A Slip Of The Tongue: Tersilap cakap.A Wolf In Sheep's Clothing: Kejahatan yang menyamar sebagai kebaikan.
Absence Makes The Heart Grow Fonder: Apabila jarang bertemu, semakin sayang.
Actions Speak Louder Than Words: Perbuatan lebih berkesan dari perkataan.
All That Glitters Is Not Gold: Tidak semua yang nampak menarik itu baik.
As Light As A Feather: Sangat ringan, seperti bulu burung.
Beating Around The Bush: Putar-belit.
Better Late Than Never: Lebih baik lambat, dari tidak ada langsung / tidak pernah.
Birds Of A Feather Flock Together: Orang yang mempunyai persamaan akan berkumpulbersama.
Burning The Midnight Oil: Bekerja hingga lewat malam.
Cross Your Fingers: Mengharapkan yang terbaik.
Cry Over Spilt Milk: Menyesal atas sesuatu yang sudah berlaku.
Curiosity Killed The Cat: Perasaan ingin tahu yang membawa kesusahan.
Don't Count Your Chickens Until They're Hatched: Jangan mengira hasil sebelum berusaha(angan-angan Mat Jenin).
Don't Put All Your Eggs In One Basket: Jangan letakkan semua harapan pada satu tempatsahaja.
Every Cloud Has A Silver Lining: Setiap kesusahan yang berlaku ada hikmahnya.
Great Minds Think Alike: Pemikiran yang sama.
Have No Idea: Tidak tahu langsung.
Head Over Heel: Jatuh cinta.
Icing On The Cake: Perkara yang baik / menggembirakan.
It Takes Two To Tango: Setiap pergaduhan melibatkan dua pihak.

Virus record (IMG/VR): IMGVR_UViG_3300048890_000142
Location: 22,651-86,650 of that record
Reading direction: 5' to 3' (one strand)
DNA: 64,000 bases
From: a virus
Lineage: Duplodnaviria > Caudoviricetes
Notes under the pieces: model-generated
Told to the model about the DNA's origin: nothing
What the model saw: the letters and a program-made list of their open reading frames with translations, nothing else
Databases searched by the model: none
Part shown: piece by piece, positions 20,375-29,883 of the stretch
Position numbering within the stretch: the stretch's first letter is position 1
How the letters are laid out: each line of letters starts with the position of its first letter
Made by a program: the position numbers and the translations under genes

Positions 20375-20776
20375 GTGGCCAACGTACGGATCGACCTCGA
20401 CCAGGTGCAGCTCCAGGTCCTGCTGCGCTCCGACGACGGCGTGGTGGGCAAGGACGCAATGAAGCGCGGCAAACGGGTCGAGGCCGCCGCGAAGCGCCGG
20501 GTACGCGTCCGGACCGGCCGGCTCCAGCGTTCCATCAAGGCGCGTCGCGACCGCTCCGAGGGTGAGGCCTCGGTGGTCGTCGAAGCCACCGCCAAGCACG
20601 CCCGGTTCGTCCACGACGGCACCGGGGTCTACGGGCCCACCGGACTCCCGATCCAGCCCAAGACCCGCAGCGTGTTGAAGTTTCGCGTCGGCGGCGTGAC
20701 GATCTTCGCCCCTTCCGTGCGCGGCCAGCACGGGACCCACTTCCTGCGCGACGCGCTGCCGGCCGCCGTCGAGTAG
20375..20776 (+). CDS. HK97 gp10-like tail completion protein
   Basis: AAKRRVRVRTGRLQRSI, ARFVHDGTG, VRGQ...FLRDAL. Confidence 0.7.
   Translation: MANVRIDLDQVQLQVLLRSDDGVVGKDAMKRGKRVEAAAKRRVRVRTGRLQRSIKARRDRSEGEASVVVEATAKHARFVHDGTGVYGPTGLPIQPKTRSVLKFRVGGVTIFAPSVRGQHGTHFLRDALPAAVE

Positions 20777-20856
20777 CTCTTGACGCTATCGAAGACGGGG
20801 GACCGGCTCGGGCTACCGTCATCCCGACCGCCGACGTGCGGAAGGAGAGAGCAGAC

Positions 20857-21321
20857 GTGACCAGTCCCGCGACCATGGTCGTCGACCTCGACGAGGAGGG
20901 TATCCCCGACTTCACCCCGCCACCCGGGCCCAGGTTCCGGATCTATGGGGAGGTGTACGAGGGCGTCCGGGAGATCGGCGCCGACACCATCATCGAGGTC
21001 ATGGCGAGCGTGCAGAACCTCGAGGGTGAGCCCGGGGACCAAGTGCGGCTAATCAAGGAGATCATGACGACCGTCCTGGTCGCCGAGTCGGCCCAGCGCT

Lend Me Your Ear: Tolong dengar apa yang saya ingin katakana
Let Bygones Be Bygones: Yang berlalu biarlah berlalu.Let
 The Cat Out Of The Bag: Membocorkan rahsia.
Out Of The Blue: Secara tiba-tiba
Out Of the Frying Pan and into the Fire: Dari satu kesusahan, ke satu kesusahan yang lain.
Practice Makes Perfect: Latihan berterusan akan memahirkan kita.
Pulling Your Leg: Bergurau.
Rome Was Not Built In One Day: Tidak ada jalan pintas ke arah kejayaan.
Second Nature: Kemahiran yang sudah menjadi satu kebiasaan harian.
Start From Scratch: Bermula dari bawah.
The Apple Of Your Eye: Kesayangan.
The Early Bird Catches The Worm: Orang yang awal bangun dan bekerja akan mendapat lebihhasil.
The Pot Calling The Kettle Black: Orang yang bersalah tetap mempersalahkan orang lain.
The Pros And Cons: Kebaikan dan keburukan.
The Sky Is The Limit: Tidak ada batas.
Turn Over A New Leaf: Berubah / Insaf.
Two Wrongs Don't Make A Right: Jangan membalas kejahatan dengan kejahatan.
Under The Weather: Kurang sihat.
Variety Is The Spice Of Life: Kepelbagaian menjadikan kehidupan lebih menarik.
Without A Doubt: Tanpa sebarang syak-wasangka.